Ty Williams

An artist and illustrator with a love of the ocean

Jan 11, 2016Words By Justus ZimmerlyPhotos By Nick LaVecchia

Discovering, collecting, and appreciating art is a truck stop on the way to figuring out who you are. What you like. What you don't. The feelings you feel. The feelings you don't. Art makes your soul grow, as Vonnegut once said. It's why we've created the Huckberry Artist Series, in which we're partnering with some of our favorite artists to share their stories.

Our exclusive Huckberry Artist Series continues with Ty Williams, an artist, surfer, and wanderer who sometimes calls Maine home (but only sometimes). We paid him a visit to chat about travel, salt water, truck stops, and art — and to get some insight into the creative mind that led to the creation of his work.

"I seem to work better in a big hurricane of ink and paint"

Five Minutes with

Ty Williams

InterviewedNovember 2015

Ty Williams on travel...

Traveling in every sense is the thing that keeps me inspired and wanting to create things. I tend to not make a ton of work if I stay in the same place for an extended period of time, because I get stagnant or in a creative rut. While traveling, I meet people which often ends up leading to work. Meeting people in person is so refreshing rather than doing everything over the computer.

Japan is always high on my list of favorite places — over the past 6 years I have spent a lot of time there. This year I would love to check out somewhere I haven't been and get a good dose of culture shock. I'm pretty open to suggestions. I have always wanted to go to India and surf there.

Who are the artists you look up to?

I really love simple primitive art, like rug prints and tribal paintings — things that are very simple but also excite me and make me want to make art like it. In terms of notable artists, I have been fortunate in my life to have some of the people I look up to be my friends. Someone whose work I love is actually one of my best buds: Ramsey Dau. I also really love Saul Steinberg and Matisse.

Pick one of your favorite pieces and share the story behind it.

I change my mind constantly about things I make and whether or not I like them, but I painted these fish awhile ago and they happen to be up on my fridge while I’m doing this interview and I like them. I made them one morning at my counter while I was actually working on something else entirely. Sometimes what I intend to make leads me to doing something entirely different and in this case these fish turned out to be used as a nice pattern on a postcard and they feel refreshing to me. I always love fish and painting them.

How does your surfing background work itself into your art?

Surfing and making things are often interchangeable for me. If I don't do either for a while, I end up feeling pretty lousy. I also tend to make lots of designs and do jobs for surf-related outlets which happens organically.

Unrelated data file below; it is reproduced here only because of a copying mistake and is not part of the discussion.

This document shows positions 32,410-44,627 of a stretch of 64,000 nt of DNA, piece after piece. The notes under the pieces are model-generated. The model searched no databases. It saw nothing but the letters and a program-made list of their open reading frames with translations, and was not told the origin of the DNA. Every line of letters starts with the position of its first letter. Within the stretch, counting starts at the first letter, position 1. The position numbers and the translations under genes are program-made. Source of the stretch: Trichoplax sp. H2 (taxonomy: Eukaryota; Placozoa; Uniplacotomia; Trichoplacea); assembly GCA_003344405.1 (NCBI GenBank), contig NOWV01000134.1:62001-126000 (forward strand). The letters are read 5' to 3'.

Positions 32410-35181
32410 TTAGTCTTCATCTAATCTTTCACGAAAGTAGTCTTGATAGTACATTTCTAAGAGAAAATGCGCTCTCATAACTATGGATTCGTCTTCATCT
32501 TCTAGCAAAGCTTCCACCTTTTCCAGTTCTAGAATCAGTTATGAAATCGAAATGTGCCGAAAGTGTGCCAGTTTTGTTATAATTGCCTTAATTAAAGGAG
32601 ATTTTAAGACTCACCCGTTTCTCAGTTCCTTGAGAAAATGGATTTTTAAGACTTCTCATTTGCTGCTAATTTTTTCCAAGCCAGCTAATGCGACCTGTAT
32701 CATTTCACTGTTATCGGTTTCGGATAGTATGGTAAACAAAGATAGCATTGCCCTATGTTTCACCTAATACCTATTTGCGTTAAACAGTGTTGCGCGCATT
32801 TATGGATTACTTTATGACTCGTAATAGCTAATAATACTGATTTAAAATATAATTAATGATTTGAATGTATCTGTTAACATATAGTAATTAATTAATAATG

Describe your workspace — what do you keep around to stay productive? 

I’m a book and magazine hoarder... so at any given time I have a stack of books around me. I pick them up everywhere, thrift stores, book stores, friends. So my work space always is cluttered with books about sharks or camping or old funky jungle books or old cartoons. It’s really kind of embarrassing at times, as I see fellow artists' photos of their work spaces and they're always so tidy. I seem to work better in a big hurricane of ink and paint and scanning stuff that looks like someone came and ransacked my table. It's what works for me though... out of the mess and anxiety sometimes comes an "OK" product.

Do you remember your first “outdoors” experience as a kid?

I was raised in the Caribbean for the first part of my life, so the ocean and being in and around it were natural for me. Being "indoors" was the foreign experience for me.

How would you describe your aesthetic?

Whimsical, simplistic, with a mixture of tropical and nautical themes.

What was your favorite toy as a kid?

By far my snorkel and my mask, because it was my ticket to a whole other world.

You walk into an I-80 truck stop at 2 in the morning, and leave with: 

A Clif bar and a coconut water (maybe a scratch ticket too, but only a 2 dollar one).

You've been handed the keys to a DeLorean. Who or what would you visit first? 

I would go surf some places like Malibu before they got crowded in the 60's, then maybe I would go to Jamaica and hang out at Studio One and watch some reggae legends play music.

Art matters because… 

...So many other things don't matter. [H]

Ty’s Social Hangouts

Tyby the numbers

  • 1960'sMalibuThe ideal time travel destination for surfing
  • 2DollarsThe most Ty will spend on scratch tickets at the truck stop
  • ThreeCore aesthetic principlesWhimsical, simplistic, with a mixture of tropical and nautical themes
  • 9SurfboardsThe total size of Ty's quiver
  • 3SurfboardsThat actually get used on the regular

Ty’sfavorite things

  • "I always have some tortoise sunglasses, my FairEnds cap, my OLBA nasal stick for stuffy allergies, my Makr wallet, and my very, very cheap cell phone. Maybe a Burt’s Bees chapstick if I’m living wildly."
  • "My workspace always is cluttered with books about sharks or camping or old funky jungle books or old cartoons"